The Courier News from Blytheville, Arkansas on April 14, 1954 · Page 17
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April 14, 1954

The Courier News from Blytheville, Arkansas · Page 17

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Blytheville, Arkansas
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Wednesday, April 14, 1954
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Page 17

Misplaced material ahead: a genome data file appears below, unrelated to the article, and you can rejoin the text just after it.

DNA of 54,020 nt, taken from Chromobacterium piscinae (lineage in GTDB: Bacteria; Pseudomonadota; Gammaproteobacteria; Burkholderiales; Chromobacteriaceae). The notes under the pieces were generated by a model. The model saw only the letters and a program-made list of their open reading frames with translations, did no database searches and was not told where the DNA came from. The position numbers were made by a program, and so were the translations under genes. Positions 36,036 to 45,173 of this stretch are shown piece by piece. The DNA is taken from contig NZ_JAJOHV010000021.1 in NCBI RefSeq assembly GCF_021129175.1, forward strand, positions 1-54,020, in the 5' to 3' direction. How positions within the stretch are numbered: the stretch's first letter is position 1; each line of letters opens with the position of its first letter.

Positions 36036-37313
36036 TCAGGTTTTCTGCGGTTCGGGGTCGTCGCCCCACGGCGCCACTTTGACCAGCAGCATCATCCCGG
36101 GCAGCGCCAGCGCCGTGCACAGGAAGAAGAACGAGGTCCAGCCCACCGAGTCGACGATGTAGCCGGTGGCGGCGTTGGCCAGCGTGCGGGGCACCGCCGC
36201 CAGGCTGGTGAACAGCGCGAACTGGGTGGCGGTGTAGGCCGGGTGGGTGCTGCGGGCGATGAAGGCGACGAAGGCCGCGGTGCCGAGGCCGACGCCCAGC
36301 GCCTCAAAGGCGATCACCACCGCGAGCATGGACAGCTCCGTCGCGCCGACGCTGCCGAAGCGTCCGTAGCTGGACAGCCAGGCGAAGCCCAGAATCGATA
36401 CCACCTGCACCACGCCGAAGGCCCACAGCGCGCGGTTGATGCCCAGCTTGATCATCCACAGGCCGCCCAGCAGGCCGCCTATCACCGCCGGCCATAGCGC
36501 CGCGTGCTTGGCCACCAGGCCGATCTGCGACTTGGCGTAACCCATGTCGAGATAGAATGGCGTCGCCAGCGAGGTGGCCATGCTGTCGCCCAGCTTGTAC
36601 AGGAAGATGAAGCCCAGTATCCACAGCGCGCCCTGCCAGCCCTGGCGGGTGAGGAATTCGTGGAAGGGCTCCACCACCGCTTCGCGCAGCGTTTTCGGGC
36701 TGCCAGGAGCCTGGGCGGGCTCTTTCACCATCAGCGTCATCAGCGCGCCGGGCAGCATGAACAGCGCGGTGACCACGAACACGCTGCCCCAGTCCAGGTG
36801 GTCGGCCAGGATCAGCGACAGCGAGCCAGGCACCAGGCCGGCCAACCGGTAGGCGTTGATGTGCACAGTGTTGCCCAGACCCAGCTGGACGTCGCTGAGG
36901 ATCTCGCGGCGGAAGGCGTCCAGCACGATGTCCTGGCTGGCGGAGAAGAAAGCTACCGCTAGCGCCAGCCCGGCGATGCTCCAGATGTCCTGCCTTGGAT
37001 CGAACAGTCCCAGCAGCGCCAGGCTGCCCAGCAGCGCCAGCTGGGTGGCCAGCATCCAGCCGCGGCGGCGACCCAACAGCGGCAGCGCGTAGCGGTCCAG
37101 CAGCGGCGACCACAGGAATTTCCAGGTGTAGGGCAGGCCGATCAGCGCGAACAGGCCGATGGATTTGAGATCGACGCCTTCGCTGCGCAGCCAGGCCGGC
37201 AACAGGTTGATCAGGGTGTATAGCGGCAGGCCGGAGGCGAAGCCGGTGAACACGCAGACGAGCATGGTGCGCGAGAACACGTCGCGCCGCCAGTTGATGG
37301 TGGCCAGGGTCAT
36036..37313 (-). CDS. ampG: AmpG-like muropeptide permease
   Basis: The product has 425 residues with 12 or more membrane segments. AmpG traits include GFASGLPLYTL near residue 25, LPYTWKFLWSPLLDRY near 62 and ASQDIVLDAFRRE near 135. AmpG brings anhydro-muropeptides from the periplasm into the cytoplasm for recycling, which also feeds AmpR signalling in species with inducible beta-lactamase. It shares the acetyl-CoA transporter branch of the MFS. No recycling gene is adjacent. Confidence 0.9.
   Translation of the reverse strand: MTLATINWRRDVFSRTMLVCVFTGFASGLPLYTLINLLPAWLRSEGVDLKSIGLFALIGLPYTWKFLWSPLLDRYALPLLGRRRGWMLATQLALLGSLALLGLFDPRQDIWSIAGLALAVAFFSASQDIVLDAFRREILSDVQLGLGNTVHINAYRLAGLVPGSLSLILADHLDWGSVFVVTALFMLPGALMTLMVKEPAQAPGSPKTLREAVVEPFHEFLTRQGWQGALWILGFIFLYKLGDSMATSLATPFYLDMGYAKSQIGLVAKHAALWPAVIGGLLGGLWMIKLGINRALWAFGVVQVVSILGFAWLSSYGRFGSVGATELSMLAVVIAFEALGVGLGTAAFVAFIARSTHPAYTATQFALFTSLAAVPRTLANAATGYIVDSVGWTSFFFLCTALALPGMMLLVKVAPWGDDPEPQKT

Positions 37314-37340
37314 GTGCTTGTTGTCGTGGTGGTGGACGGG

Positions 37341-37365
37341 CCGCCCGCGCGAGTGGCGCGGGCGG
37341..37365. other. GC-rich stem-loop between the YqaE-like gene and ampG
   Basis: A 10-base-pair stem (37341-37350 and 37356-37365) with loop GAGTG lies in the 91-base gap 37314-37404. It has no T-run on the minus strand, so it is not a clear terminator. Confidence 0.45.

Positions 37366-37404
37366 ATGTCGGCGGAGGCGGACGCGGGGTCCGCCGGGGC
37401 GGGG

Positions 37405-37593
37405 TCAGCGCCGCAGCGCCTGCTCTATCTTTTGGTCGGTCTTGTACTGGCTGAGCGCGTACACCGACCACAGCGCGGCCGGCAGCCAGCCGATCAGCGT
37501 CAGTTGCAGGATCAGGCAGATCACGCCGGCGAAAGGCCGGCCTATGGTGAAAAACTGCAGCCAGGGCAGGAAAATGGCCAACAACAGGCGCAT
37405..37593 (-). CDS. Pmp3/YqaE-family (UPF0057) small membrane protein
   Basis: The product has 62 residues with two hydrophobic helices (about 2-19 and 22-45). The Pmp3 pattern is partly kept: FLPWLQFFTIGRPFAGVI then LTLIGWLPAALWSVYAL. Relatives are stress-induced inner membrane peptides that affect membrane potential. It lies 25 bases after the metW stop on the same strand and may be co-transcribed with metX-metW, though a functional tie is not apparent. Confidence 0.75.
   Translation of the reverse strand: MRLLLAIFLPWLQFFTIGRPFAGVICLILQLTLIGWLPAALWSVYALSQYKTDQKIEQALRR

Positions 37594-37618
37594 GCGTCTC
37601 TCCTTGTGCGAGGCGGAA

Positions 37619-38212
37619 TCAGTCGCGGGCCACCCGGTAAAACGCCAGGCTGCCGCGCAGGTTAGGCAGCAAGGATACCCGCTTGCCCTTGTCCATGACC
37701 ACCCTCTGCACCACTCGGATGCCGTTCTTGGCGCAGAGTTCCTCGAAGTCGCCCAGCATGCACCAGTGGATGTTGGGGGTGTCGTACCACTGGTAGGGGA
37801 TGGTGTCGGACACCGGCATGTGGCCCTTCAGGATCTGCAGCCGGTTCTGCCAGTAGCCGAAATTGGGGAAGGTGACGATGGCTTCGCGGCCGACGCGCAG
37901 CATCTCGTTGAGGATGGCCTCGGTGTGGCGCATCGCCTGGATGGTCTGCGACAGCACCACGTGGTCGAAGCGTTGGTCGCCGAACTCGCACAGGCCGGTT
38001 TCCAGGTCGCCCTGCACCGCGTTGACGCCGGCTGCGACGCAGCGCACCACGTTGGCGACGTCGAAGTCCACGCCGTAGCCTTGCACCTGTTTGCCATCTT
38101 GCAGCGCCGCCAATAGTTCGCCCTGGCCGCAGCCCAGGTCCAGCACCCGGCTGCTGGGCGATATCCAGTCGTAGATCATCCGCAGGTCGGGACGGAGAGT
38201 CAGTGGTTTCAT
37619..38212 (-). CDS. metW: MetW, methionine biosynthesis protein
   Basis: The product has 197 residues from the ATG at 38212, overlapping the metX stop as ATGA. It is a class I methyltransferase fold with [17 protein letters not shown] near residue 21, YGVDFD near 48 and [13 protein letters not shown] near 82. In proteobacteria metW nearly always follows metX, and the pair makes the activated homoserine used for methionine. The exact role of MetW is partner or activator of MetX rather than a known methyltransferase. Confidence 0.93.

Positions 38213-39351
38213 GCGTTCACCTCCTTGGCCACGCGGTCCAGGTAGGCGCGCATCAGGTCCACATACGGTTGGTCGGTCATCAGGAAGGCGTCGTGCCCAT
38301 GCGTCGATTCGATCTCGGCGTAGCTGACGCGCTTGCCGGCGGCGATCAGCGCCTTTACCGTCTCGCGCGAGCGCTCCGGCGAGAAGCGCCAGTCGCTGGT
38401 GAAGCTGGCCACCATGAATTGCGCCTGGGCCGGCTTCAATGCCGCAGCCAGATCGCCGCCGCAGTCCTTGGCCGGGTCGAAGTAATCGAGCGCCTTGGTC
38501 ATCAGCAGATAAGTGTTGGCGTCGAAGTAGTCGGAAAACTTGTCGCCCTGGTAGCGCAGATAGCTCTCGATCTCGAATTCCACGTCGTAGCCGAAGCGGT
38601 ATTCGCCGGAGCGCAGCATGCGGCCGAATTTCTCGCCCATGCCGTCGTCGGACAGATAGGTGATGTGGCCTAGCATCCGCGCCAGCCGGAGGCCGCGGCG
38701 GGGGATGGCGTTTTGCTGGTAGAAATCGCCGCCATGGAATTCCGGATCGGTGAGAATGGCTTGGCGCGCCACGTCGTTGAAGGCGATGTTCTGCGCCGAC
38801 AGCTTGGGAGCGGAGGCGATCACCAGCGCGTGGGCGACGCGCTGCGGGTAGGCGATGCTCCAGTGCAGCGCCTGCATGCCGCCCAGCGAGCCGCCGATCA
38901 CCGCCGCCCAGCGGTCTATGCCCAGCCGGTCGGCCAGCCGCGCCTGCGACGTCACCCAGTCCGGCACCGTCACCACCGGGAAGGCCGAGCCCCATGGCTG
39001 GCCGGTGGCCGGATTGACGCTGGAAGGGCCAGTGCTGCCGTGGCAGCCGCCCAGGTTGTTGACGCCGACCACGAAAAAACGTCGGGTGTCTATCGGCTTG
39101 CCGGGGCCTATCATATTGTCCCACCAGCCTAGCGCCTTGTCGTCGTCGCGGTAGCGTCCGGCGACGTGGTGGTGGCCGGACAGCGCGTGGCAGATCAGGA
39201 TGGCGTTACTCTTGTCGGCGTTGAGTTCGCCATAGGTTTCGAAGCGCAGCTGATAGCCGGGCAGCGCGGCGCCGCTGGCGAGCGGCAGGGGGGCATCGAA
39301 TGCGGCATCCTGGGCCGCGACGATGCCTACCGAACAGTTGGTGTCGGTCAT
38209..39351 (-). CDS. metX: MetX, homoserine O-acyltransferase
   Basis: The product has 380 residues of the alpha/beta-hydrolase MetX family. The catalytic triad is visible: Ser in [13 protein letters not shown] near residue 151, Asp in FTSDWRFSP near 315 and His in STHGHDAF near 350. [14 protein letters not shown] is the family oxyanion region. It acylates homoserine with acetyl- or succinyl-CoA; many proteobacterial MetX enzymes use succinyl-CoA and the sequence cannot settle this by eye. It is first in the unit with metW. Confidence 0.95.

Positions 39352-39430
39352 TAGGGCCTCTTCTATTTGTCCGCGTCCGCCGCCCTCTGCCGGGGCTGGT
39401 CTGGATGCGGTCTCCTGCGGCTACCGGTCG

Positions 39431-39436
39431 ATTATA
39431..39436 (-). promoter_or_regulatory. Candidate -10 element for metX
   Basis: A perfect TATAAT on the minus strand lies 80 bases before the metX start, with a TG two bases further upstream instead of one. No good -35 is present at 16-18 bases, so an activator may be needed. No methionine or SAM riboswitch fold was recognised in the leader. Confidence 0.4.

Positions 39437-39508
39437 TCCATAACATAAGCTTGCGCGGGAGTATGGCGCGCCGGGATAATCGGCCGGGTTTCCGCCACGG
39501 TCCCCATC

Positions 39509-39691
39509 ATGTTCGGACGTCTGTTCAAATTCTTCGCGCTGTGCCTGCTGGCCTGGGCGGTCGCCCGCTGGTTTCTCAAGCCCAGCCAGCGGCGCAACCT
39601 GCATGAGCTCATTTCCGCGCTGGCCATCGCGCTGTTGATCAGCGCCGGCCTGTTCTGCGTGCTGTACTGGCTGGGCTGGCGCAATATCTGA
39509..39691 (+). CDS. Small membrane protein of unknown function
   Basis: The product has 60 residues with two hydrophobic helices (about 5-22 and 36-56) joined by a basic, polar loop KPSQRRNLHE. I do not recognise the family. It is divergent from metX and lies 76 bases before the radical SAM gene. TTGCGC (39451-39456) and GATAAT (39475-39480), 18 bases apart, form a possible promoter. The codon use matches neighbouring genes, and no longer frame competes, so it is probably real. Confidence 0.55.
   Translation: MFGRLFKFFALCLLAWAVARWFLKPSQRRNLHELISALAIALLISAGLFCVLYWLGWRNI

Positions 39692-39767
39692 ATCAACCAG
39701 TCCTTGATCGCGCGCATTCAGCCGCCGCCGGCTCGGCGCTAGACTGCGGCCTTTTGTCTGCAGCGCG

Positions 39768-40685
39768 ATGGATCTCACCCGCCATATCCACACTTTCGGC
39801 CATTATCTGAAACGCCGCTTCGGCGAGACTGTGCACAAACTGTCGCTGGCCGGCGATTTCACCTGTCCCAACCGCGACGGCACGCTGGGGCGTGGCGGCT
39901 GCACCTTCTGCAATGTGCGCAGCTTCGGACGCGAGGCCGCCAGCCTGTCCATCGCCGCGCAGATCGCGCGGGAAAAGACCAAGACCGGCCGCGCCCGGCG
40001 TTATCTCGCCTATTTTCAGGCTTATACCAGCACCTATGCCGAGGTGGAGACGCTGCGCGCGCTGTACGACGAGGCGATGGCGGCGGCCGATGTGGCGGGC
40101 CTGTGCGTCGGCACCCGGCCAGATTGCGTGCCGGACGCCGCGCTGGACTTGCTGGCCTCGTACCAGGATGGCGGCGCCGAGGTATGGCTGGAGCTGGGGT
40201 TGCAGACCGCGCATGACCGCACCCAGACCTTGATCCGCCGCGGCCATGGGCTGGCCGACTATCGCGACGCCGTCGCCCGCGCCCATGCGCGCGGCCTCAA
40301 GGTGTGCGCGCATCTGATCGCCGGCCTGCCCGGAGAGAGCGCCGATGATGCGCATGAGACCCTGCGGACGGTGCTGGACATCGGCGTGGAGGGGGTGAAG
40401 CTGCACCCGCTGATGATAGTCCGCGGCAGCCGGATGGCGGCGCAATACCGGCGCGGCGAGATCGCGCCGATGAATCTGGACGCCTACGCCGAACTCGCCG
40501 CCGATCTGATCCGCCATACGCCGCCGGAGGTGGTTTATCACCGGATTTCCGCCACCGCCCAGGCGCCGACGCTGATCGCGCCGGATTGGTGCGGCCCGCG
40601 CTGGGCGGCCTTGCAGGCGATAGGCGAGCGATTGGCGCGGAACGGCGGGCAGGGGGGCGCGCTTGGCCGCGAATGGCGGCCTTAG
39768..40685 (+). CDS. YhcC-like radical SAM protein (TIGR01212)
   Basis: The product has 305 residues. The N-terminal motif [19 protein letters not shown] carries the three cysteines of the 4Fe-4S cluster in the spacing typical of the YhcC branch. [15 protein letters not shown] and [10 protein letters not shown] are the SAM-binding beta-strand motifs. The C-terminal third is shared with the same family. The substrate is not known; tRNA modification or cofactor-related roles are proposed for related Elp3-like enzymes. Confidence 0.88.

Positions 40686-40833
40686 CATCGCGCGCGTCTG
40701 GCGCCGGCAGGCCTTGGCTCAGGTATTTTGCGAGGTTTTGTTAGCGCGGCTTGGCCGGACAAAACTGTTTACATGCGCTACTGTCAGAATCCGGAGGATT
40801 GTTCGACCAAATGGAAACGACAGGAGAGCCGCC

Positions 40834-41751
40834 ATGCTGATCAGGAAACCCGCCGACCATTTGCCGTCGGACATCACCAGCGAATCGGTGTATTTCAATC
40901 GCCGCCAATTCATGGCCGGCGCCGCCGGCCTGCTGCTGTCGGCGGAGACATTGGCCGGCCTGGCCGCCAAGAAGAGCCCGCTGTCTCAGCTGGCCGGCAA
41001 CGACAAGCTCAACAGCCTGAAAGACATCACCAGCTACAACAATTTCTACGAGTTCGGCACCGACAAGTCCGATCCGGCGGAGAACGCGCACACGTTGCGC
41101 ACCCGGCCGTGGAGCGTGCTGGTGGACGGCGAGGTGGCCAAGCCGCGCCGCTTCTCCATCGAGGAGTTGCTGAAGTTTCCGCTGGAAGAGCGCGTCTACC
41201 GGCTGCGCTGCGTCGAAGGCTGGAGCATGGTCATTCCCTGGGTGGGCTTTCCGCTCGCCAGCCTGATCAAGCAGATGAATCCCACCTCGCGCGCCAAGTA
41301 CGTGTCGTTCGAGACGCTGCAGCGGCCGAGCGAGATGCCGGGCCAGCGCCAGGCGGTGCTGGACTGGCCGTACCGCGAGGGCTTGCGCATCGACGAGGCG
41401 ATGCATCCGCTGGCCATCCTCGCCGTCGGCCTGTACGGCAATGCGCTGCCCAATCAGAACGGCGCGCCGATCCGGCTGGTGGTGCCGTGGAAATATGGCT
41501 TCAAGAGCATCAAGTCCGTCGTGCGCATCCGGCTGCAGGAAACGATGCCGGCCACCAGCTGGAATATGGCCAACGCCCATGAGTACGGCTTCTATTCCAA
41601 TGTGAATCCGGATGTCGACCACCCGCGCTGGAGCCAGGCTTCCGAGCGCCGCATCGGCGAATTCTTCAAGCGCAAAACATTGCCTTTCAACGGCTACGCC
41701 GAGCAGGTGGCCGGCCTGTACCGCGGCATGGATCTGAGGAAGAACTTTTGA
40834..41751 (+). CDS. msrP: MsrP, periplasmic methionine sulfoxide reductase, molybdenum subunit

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WBWfBSDAY, APRIL 14, 1954 BLTTKEYlLLg WfiWg PAGt OUR BOARDING HOUSI — with Mojor Hooplt OUt Oil* WAT By J. R. Williams g^^^^a^^ LlkE TO DONATE THlfr FIDDLS ESAD, ALVlrt / iOEAS FOR $OJNOk T ? *S¥%e, U ^ CLe A * AO5/ EFFECTS ARE 6LOOVMN6 TOO ^ X CA|si MAk FAST FOJe AW RNS6R5 TO K££PPACE/—tHI$ A HOK5E 6ALLOPIM6, MADE WITH ACTUAL 6HOES/DIMPLY "tHlS PAD PAVEMENT TO A PASTURE OR A f?OSTY 6AT6 AM 1 „ OF 6TUFF/ VOU CAM TAKE -•^1 ' ; ~^g-lhgii>BB~ l "^ I Wfc-'"^ — TO 'AHALYZE THE MAGNETIC *<£:£?-• L^l J "-^ «rw*'i Lj** l * i ^d OF ME TO PRICKLIS AND HIS MtllNM TtUvisioit — Tonight, Tomorrow — WMCT Channel 5, & WHBQ Channel 13 WMCT Channel i Wednesday Night, Apr. 14 6:00 Evening Sertnad* <5:15 News Reporter 6:30 Eddie Fisher 6:45 News Caravan 7:00 I Married Joan 7:30 FAvorlte Story 8:00 TV Theatre 9.00 This Is Tour Life »:30 Playhouse 10:00 Soundstag* 10:30 News 10:40 Weather 10:45 Rocky King 11:15 Film Featurette 11:45 Sign Off Thursday. April 15 6:50 Meditation 7:00 Today 7:25 Weather V:30 Today 7:55 News 1:00 Today 8:25 News 8:30 Today 8:55 Charm with Cathy 9:00 Ding Dong School i):30 Shopping at Home 10:00 Home Show 11:00 Bride & Groom 11:15 Hawkins Falls 11:30 3 Steps to Heaven 11:45 Story land 12:00 News 12:15 Farm News 12:30 Channel' Five Club 1:00 Homemakers 1:30 Photoquiz 1:45 Berle Olswangsr 2:00 Kate Smith 3:00 Welcome Travelers 3:30 On Tour Account 4:00 Pinky Lee Show 4:30 Howdy Doody 5:00 Captain Video 5:15 Flicker Comics 5:25 Weatherman 5:30 Wild Bill Hickok 6:00 Evening Serenade 6:15 News Reporter 6:30 Dinah Shore 6:45 News Reporter 7:00 Groucho Marx 7:30 TV Playhouse 8:00 Dragnet 8:30 Theatre 11:00 9:00 Martin Kane 11:15 9:30 Humko Calling 11:30 10:00 Playhouse 11:45 10:30 N*ws 12:00 10:40 Weather 12:15 10:45 George Jessel 12:30 11:15 Film Featurett* 1:30 11:45 Sign Oil 2:00 2:30 WHBQ Channel IS 3:00 3:15 Wednesday Night, April 14 3:30 6:00 Western Theater 3:45 6:30 News 4:00 6:45 Peny Como 5:30 7:00 Godfrey and Firends 6:00 8:00 Strike It Rich 6:30 8:30 I've Got a Secret 6:45 9:00 Blue Ribbon Bouts 7:00 9:45 Do Tou Kaow Why 7:30 10:00 Weather 8:00 10:05 News 8:30 10:15 tate Show 9:00 Thursday, April IS 9:30 7:00 Morning Show 10:00 8:45 Joye Thompson 10:05 9:00 Arthur Godfrey 10:15 10:00 Strike it Rich 10:45 Valiant Lady Love of Life Search for To'row Guiding Light Brighter Day News Garry Moore House Party Big Payoff Kitchen Magi» Woman with Past Secret Storm .Lady of the House Bob Crosby Early Show Mars Patrol Western Theater News Jane Froman Meet Mr. MrNutley Four Star Playhouse Video Theater Big Town Ray Bolger Place the Face Weather News The Web Late Show Political Announcement The Courier News is authorized to announce the following candidate for the Preferential Primary July 27. For State Representative Mississippi County H. H. (Buddy) Howard No formal censorship of the theater ever has existed in the United States,. according to the Encyclopedia Britannica. Watch Cleaning 36 $ <* 50 Hour S Service * Watch is completely disassembled, machine cleaned, pivots polished, hairspring adjusted. Two Watchmakers THOMPSON Jewelers 114 W. MAIN Next Door to Wade Furn. When football first was played, games were played with 25, 20, 15. or 11 men on a side by mutual agreement. Delegates at a football convention in 1880 agreed to a rule calling for 11 players on a side. The electricity tree of central India is one of the oddest growths in nature. Its leaves are so full of electricity that you receive a shock if you touch them, and the tree influences magnetic needles 70 feet away. Swings. Slides, Sand Boxes and Monkey Climbs Hubbard Hardware It Takes Only 1 Day ... For Us To Do Your Roll Film! We Also Specialize In • Wedding Photos • Graduation Photos • Personalized Photos BEE GEE PHOTO SERVICE 106 S. First St. — Phone 8637 Small Home Loans Available now. No PHA requirements if you own your lot and have a , small down payment Five years to pay. E. C. Robinson Lbr. Co. i r WHITE SHOULDERS The Perfect Fragrance For Your Easter Parade! The Gift Shop ON MAIN XXIX ^FHE voice trailed away for a •*- moment, and Jim waited tensely. Even his short glancing over the manuscript of the school play let him recognize the original of those words from the prologue. Mansfield repeated them: "W« grlT« you th«n. our hero, «. young boy . Who hails the granting of hl« wish with joy Who knows himself » princ^- lingr in disguise T«t wears a form all people most despis* Until that day wh«n granting of his wish (Commanded magically, a single swish Ot fairy wand) brings change* vast And he can take hi* plao* a< last „ , . With all the rest Unnoticed in the mass. . - Mansfield stopped abruptly, and he moved restlessly. The nurse bustled, hovered above him. "We're feeling so much better now, aren't we? Everything's just fine now, ten't it?" • • • *T<HE final service was over at •*• last No more words now for Otto Drover. He would stay there on the sun-swept grassy hillside with the dead for company. Joan Richards had her arm around Nancy, but she leaned more on Mary Holt for actual support. Jim intercepted them, disregarded the frowns of warn- ling which Mark Richards sent •'toward him. "Nancy," Jim said. She looked at him. She looked through him. She took her hand from Mary Holt's arm, and used it to cover her eyes. She quickened her guided steps toward the waiting car. Jim tried to follow, found his path blocked effectively by Mary .Holt. "She asked for you. And you weren't there," Mrs. Holt said. "She needed you, and you •weren't thert. Why did you do that to her? I thought you cared "I love her,* Jim Dunn said, and for the first time realized the overpowering truth of those words. Mary Holt's face lost its grimness. "There must have been a good reason." She did not say it as a question. "Yes. A reason. But does that make any difference now?" "No. Not now." There was both understanding and sadness in the old woman's voice. "She'll never forgive m«." Jim's voice was dull, lifeless. '"Never? A long time, Jim. And too short a time. I don't know. But don't try to se« her now, Jim." Dunn nodded slowly. "Would you stay with her then?" •Til stay with her," Mary Holt said. She started to walk toward the car where Nancy waited with Joan, then turned toward Jim again. "I want you to know. I've broken my promised word three times in my life. Three times, when it mattered, when the damage was almost irreparable. But Jim, a skin, a hard shell grows over such a break. I'll do what I can. And you'd better go get yourself some rest." Back in Mark's office, Jim sat down heavily in a hard-seated chair. "Some new things," Richards said. "The gun, for instance. No, it hasn't turned up, but we've found records of a purchan of a similar gun six months ago. By 3'0ung Tony Hughes. We've found a possible sourct of the poison. Photographic equipm«nt belonging to young Tony Hugh**. It adds up to too much for a coincidence, Jim." "It's too much," Jim admitted. "But how about his alibi?" "It's standing up so far," Richards admitted. "The Aspen police art talking again to young Georg* Westrtek. But so fir tht alibi i* as good as gold." "The coat—anything on that? "¥«•. That wa« eaajr. Tbt coat was part of a suit made several years ago for Mayor Stone. What's going on, Jim? Has ev* eryone gone crazy?" "No." Jim said, "That's ont thing you can forget at least" "You sound as if you knew something?' Jim Dunn nodded. "Yes, And I'm to blame for some of what's happened. I don't know, maybe it's still not too late." Jim's voice had lost its dullness, his eyes had a bit more of their usual zest and sparkle. He had a purpose, and he knew there would be a need for action. "You want to tell me?" Richards asked. Dunn shot a glance at hit friend. Richards sounded too much as if he were humoring an invalid. "No," Jim said. "After I eat something, I'm going out to the Mansfield house. I've got a little reading to do. And another thing. Mark. That coat, and the ice pick. When you come out later bring them along." * * • TT was after 9 that evening when Mark Richards came into Gaylord Mansfield's apartment, and Jim Dunn was in tht middle of the second manuscript. He had found 10 manuscripts, all hand written in the neat script, and he had begun his reading at the one dated the earliest "Brought out the things you asked for," Richards said. "How's Nancy?" Jim asked. Richards avoided his eyes. "How you getting along with your reading?" "I'vt skimmed through ont, and part of another. Mary Holt outlined the stories pretty well for me. Or at least the last ont Mansfield had published, and I can't see much difference. It's all about this sensitive, noble man, who was hurt, disillusioned and ruined by the machinations of a golden-haired siren who did not appreciate him." Jim looked down at the pages before him. "So far the second one is the same. Or, as they say on TV, only the names have been changed to protect the innocent." (It B Hubbard Hardware FARMERS We have the Agency For the new WILSON DO-ALL MACHINE. That Prepares your land—4-Rows at a time—Ready for The Planter—All in one operation. For A Demonstration or Further Information, Call. SALES & SERVICE Phone 6978 Blytheville NEED PAINT? We can Save You Money Pittsburg Standard Outside White 3.49 Sunbrite Outside White 1.95 Also In Pastel Shades ROSE SALES CO. 601 8. 21 St. A 0ITOFALLRISMTT GROVEK BOY' ADORfSS, OeCIDffO Tb POP "George won't like this new hat — he'll $ay it's not enough for the money! His idea of a bargain would be a sombrero!" W NWAE 19 LIZ MOnONC... 'BUT i \NONDEE wwv FCMCIE AMD cxet MJENt STWING TOE TUE PACTV.'WvBE SWE5 MOGEV BECAUSE KEITW LAID THE LA.W DOWN TO HEC ABOUT BE1N6 LATE.STILL,! CXNYPLWE UIW... SWE COULD HAVE SHOULD NJKE OUT PCETTYWEU/ PEEEOW I EVEN eEWOTELV KNCW HEfit — i MUST BE MADE OF LILACS AND VIOLETS WITH JUST A TOUCH OF APPLE BLOSSOMS! AFRAID NOT PRlSCILLA HAPPIER WHEN I DIDN'T KNOW SO MUCH! U5EC7 TO 9& A FA/VMLY KJ AME OF THOMPSON OUT 9i THE QUAZRY. POC ' OUT THAT WAY... YOU AMSHT TRY NOW TO FIMC7..OUT WHO IN ELKTOH KNOWS PATCHES/ AM6HTA5 VMELL LIVED OPPOSITE THE COURA6E PLACE...THE) TELL AA£ IP THE THO/VAPSON 5 HAP A POY WHO WENT. WITH PACK . . .THEIR 5ON$ AMXEC7 UP IN THI5 HERE OKCUS ' 5URE. T«6 SHOVED LOTS 0 THIN65 IM VERY WELL,EI^5V.IF 5W.T IT WILL PERMIT WAITERS TO GET WWIW 500WER. HE WILL SHOW YOU YOU WON'T $>££ MUCH HIM. M5> WIFE'5 PLEfkSMJT ENOU6H,,.toOf»E 50 THFSN WLBKKJK WHO U5T& RUN THIN65T05UIT HNPW'T VOU WERE ^ THE JOB OP CHMJFFEUR WHY; OJR CHIEF, OF COURSE.- AU, YOU SEE, WE'RE A COMMUNITY! RIGHT,. OF OUIET, PEACE-LOVING /I CAN DO PEOPLE AND... ^ULr^ WITHOUT THE FAIRY TALES/ ...BUT WHV DO YOU HAVE SUCH ORDERS, YOU LONG-NOSED HVENA? WHO GIVES THEM TO YOU? AND YOU'RE AWFUL I KNOW ALL ABOUT YOLL.YOU'RE OOO1A ALLEY OOP'S GIRL FRIEND, AN' THAT CRITTER I HAULED VOU OFF OF.IS HIS PET DINNY. 906 <HV^T TOR VOO Wb NfcXX HOT IVHt SASCOWOttT